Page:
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Sustainable Conservation Challenges - ARC00015M

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  • Department: Archaeology
  • Module co-ordinator: Dr. Louise Cooke
  • Credit value: 20 credits
  • Credit level: M
  • Academic year of delivery: 2023-24

Module summary

This module introduces the range of contemporary issues that impact on the historic environment in the UK and internationally. This includes thematic issues such as climate change, post conflict and post disaster recovery and the challenges of 20th century building conservation. From these broad themes we consider case studies (ranging from UNESCO World Heritage properties through to locally significant structures) that will provide an introduction to the sustainable adaptation and responsible retrofit. By focussing on the environmental value of the built historic environment this module will consider the role of policy and practice, and the needs for imaginative responses to planning for heritage and conservation with sustainability in mind.

Module will run

Occurrence Teaching period
A Semester 2 2023-24

Module aims

This module aims:

  • To introduce students to a range of contemporary issues in built heritage conservation in a national and international context
  • To critique the role of policy and changing practice within the nexus of conservation and sustainable heritage
  • To understand the role of creative and sustainable approaches developing in the UK and internationally to sustain built heritage in relation to the Sustainable Development Goal
  • To understand the relevant techniques and approaches to address sustainability through adaptive reuse and retrofit of historic buildings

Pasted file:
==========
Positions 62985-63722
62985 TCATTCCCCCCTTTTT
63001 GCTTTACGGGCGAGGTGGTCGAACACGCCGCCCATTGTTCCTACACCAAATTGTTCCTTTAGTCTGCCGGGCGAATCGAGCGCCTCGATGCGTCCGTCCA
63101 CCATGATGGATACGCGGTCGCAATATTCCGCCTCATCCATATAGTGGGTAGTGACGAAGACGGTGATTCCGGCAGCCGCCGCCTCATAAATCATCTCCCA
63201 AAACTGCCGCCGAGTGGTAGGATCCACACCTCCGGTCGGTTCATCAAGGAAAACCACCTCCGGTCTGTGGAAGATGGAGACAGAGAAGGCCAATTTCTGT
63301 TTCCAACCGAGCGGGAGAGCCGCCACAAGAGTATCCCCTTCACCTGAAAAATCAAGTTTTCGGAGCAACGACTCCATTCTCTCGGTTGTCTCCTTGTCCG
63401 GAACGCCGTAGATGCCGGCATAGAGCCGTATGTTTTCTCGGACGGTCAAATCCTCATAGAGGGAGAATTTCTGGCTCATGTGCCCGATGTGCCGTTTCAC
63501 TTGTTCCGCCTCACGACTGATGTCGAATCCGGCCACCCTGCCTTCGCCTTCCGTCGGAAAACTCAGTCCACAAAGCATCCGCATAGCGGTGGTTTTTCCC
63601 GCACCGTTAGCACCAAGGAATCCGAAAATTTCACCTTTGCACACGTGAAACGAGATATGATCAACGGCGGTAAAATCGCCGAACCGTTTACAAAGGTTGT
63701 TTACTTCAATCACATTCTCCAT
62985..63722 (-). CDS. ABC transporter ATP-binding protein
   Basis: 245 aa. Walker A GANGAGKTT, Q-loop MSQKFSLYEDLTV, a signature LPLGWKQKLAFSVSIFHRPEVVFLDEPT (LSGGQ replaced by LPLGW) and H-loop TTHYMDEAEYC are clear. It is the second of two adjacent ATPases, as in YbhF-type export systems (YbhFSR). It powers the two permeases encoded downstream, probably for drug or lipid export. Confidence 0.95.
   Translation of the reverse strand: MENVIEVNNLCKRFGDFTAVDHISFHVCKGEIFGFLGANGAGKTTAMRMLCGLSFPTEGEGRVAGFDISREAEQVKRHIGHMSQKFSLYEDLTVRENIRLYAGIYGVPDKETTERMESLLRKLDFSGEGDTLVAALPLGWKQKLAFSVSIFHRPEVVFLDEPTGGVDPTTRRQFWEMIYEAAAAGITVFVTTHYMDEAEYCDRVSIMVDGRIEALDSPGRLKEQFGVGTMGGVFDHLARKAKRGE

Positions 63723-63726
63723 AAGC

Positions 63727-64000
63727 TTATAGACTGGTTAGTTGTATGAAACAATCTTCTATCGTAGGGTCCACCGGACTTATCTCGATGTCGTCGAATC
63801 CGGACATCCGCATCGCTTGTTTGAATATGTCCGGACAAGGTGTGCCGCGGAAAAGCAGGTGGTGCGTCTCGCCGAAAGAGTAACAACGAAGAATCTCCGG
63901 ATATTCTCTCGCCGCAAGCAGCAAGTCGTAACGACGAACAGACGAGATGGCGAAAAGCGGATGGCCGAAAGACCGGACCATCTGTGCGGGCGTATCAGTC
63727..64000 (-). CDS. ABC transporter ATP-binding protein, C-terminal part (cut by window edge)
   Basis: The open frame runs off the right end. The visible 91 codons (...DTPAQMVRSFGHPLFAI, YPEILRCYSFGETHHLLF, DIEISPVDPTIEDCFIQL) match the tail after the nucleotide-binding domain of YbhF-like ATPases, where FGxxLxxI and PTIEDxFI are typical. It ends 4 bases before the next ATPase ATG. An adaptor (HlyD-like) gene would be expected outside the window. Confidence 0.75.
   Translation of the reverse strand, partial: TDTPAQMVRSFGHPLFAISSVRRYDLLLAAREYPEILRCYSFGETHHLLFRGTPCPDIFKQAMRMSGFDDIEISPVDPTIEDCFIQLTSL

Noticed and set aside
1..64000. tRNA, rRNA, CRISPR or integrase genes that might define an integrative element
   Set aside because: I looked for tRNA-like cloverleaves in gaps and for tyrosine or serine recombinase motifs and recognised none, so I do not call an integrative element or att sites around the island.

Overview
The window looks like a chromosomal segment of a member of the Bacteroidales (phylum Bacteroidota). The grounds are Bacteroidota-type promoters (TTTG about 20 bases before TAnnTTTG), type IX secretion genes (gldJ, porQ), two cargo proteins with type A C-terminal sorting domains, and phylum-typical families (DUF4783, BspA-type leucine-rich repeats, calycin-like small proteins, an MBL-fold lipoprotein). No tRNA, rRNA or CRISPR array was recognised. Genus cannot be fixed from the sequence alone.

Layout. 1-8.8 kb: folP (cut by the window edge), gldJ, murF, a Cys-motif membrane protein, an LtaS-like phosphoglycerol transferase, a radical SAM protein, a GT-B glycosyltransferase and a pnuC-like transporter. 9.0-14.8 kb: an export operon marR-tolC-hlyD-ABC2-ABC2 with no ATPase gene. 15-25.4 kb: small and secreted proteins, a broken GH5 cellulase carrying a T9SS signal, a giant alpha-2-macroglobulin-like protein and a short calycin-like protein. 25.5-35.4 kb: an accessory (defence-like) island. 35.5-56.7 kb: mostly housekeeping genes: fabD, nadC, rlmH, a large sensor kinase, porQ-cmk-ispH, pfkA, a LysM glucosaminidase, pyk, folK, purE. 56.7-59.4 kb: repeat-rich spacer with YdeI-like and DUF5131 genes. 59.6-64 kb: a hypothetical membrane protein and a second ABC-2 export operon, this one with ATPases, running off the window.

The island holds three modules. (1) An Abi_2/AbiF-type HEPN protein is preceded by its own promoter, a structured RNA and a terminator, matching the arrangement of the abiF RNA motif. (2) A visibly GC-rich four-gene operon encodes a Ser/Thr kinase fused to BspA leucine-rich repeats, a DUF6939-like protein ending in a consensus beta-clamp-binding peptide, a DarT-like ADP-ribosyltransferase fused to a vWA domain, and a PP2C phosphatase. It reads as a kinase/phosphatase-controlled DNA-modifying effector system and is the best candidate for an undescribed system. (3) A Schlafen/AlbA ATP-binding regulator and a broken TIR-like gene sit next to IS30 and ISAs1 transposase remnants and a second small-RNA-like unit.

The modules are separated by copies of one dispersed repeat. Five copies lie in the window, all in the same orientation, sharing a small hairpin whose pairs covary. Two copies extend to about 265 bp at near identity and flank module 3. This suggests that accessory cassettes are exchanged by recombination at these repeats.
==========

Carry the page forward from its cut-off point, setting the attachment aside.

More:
Module learning outcomes

By the end of the module, students should be able to:

  • Demonstrate a systematic understanding of current UK and international concerns in relation to the nexus of sustainability, climate change and built heritage conservation
  • Critically assess the principal policies, strategies and techniques developing to address sustainability and built heritage including retrofit and adaptive reuse
  • Demonstrate a comprehensive understanding of contemporary conservation issues in approaches to urban regeneration, heritage-led regeneration and post-conflict reconstruction
  • To evaluate critically the role of creative and sustainable approaches developing in the UK and internationally to sustain built heritage in relation to the Sustainable Development Goals

Module content

This module introduces the range of contemporary issues that impact on the historic environment in the UK and internationally. This includes thematic issues such as climate change, post conflict and post disaster recovery and the challenges of 20th century building conservation. From these broad themes we consider case studies (ranging from UNESCO World Heritage properties through to locally significant structures) that will provide an introduction to the sustainable adaptation and responsible retrofit.

By focusing on the environmental value of the built historic environment this module will review case studies and examples to consider the role of policy and practice, and the needs for imaginative responses to planning for heritage and conservation with sustainability in mind.

Assessment

Task Length % of module mark
Essay/coursework
Report : Sustainability assessment report
N/A 100

Special assessment rules

None

Reassessment

None

Module feedback

Formative: oral feedback from module leaders

Summative: written feedback within the University's turnaround policy

Indicative reading

Harvey, D & Perry J (eds). 2015. The Future of Heritage as Climates Change: Loss, Adaptation and Creativity. Routledge, Key Issues in Cultural Heritage Series.

Prizeman, O (2015) Sustainable Building Conservation: Theory and Practice of Responsive Design in the Heritage Environment London: RIBA.

Woodward, S and Cooke, L. 2022. World Heritage: Concepts, Management and Conservation. Routledge.



The information on this page is indicative of the module that is currently on offer. The University is constantly exploring ways to enhance and improve its degree programmes and therefore reserves the right to make variations to the content and method of delivery of modules, and to discontinue modules, if such action is reasonably considered to be necessary by the University. Where appropriate, the University will notify and consult with affected students in advance about any changes that are required in line with the University's policy on the Approval of Modifications to Existing Taught Programmes of Study.